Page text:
Yesterday, City of Palo Alto staff released a report proposing solutions for the anticipated budget shortfall caused by the pandemic. Among the many options listed is closing the College Terrace Library. From Attachment 1, Exhibit 1 Page 9:
This action closes the College Terrace Library branch. The College Terrace Library served approximately 52,000 visitors in FY 2019 (about 5% of all Library visits for the year) and hosted 40 events. This action includes a reduce of full-time and part-time staff resources.https://www.cityofpaloalto.org/civicax/filebank/documents/76585
The document notes that closing the College Terrace Library would save the City $167,550 in FY 2021. Other library-related cuts include eliminating a variety of positions, reducing hours at Children’s and Rinconada libraries, and reducing the library’s materials acquisition budget (i.e., fewer new books).
Built in 1936, and fully renovated in 2010, the College Terrace Library is the oldest of the Palo Alto library system’s five branch libraries and, in addition to its collection of books and magazines, offers free WiFi, four computer terminals, a comfortable reading room, and a wonderful children’s room with weekly storytimes.
The City Council will be discussing this and other potential budget cuts on Monday night at 6:45pm. The meeting will be conducted online via Zoom (see here for connection instructions, including how to comment publicly) and streamed via YouTube. Residents can voice their concerns ahead of time by emailing the City Council at firstname.lastname@example.org.
Councilmember (and College Terrace resident) Greg Tanaka will also be holding office hours this Sunday at 3:20pm to discuss this topic. Email email@example.com if you are interested in attending.
The City is also inviting feedback on its budget priorities via an online survey. Residents are encouraged to fill out the survey before it closes on May 13.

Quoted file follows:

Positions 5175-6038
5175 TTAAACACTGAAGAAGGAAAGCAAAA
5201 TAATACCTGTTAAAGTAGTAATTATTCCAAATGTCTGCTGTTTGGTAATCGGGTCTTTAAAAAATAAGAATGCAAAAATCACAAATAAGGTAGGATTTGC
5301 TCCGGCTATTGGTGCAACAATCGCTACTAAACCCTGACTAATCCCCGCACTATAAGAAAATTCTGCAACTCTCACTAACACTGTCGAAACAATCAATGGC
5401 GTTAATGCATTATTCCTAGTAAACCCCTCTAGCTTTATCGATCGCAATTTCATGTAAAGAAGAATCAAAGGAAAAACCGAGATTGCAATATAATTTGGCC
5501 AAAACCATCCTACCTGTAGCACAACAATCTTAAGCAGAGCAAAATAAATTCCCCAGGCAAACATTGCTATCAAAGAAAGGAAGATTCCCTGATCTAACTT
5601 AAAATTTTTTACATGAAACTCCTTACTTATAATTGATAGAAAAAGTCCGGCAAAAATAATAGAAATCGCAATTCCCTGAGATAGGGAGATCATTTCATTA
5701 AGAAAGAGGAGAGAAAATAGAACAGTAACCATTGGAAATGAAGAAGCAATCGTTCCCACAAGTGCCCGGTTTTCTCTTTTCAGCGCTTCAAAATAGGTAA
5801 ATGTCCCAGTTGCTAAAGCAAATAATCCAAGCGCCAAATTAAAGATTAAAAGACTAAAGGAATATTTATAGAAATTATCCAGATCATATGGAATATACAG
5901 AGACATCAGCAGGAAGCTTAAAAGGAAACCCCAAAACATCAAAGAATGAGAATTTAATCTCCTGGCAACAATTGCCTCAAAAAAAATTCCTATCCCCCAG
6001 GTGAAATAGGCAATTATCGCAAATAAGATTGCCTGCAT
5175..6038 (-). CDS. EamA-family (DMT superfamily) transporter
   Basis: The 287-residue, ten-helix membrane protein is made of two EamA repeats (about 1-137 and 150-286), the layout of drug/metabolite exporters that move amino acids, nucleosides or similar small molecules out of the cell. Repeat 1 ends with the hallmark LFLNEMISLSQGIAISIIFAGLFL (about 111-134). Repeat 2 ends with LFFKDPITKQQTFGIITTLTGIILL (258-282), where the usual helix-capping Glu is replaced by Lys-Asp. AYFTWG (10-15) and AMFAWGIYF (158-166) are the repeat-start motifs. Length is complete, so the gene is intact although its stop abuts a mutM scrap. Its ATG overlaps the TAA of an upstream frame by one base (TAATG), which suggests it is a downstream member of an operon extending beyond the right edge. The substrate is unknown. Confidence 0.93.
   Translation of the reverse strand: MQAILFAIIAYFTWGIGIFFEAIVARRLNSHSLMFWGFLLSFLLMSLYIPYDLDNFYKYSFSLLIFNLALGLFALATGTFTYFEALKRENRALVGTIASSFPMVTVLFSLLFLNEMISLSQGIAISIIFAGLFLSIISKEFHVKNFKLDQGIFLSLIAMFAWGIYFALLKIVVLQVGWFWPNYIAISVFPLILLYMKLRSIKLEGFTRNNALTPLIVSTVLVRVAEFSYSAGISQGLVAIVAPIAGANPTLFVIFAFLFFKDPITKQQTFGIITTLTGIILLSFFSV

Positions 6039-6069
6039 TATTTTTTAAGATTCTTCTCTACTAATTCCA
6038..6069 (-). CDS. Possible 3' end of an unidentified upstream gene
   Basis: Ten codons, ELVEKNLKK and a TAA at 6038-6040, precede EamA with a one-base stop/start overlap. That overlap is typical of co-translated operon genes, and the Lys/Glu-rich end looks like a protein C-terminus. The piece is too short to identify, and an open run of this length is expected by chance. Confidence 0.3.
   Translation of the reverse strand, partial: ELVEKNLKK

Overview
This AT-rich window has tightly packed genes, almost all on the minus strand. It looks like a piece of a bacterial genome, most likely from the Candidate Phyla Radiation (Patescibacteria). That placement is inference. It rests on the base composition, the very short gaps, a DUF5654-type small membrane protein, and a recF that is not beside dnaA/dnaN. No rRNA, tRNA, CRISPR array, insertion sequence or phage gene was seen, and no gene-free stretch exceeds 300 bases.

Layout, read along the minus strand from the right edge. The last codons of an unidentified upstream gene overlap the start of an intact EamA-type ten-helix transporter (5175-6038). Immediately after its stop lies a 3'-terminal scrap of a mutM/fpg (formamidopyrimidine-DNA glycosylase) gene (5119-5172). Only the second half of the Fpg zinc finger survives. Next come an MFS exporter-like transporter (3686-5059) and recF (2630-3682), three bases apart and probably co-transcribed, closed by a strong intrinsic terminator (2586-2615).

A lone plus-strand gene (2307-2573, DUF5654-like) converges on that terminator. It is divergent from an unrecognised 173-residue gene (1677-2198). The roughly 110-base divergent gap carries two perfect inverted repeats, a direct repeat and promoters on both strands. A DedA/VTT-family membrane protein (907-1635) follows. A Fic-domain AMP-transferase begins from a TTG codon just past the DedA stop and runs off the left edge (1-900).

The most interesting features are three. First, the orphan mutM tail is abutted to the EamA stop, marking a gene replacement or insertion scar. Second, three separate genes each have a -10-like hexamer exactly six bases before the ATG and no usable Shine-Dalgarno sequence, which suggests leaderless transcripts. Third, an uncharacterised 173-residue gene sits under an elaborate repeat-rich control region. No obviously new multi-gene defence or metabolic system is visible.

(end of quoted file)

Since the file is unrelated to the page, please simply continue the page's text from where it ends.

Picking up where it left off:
On a personal note, our family has visited the College Terrace Library weekly since moving into the neighborhood almost fifteen years ago. It would be heartbreaking for us to lose this beautiful gem in the heart of our neighborhood. I encourage those who feel similarly to voice their concerns to the City Council as soon as possible.
8 thoughts on “Budget Proposal Recommends Closing College Terrace Library”
Please don’t! It is an essential resource. Our family –parents, children, grandchildren– has been visiting and loving this library for the past 40 years.
I am completely against closing the College Terrace Library. How many times do we have to keep fighting someone/’s effort to close it? And how many times do we have to stand up and say “No!”?
Before closing the library is seriously considered, there should be a 5% cut to houly wage employees and a 15 to 20% cut to those on salary. The maximum annual salary for all city workers including the city manager should be reduced to $275,000 and all perquisites should be eliminated. All contracts for “studies” and “planning” purposes should be terminated as soon as feasible; and all future plans for such contracts be eliminated. All future requirements for any required “study” or “plan” should be vested in residents of the city willing to perform the functions required.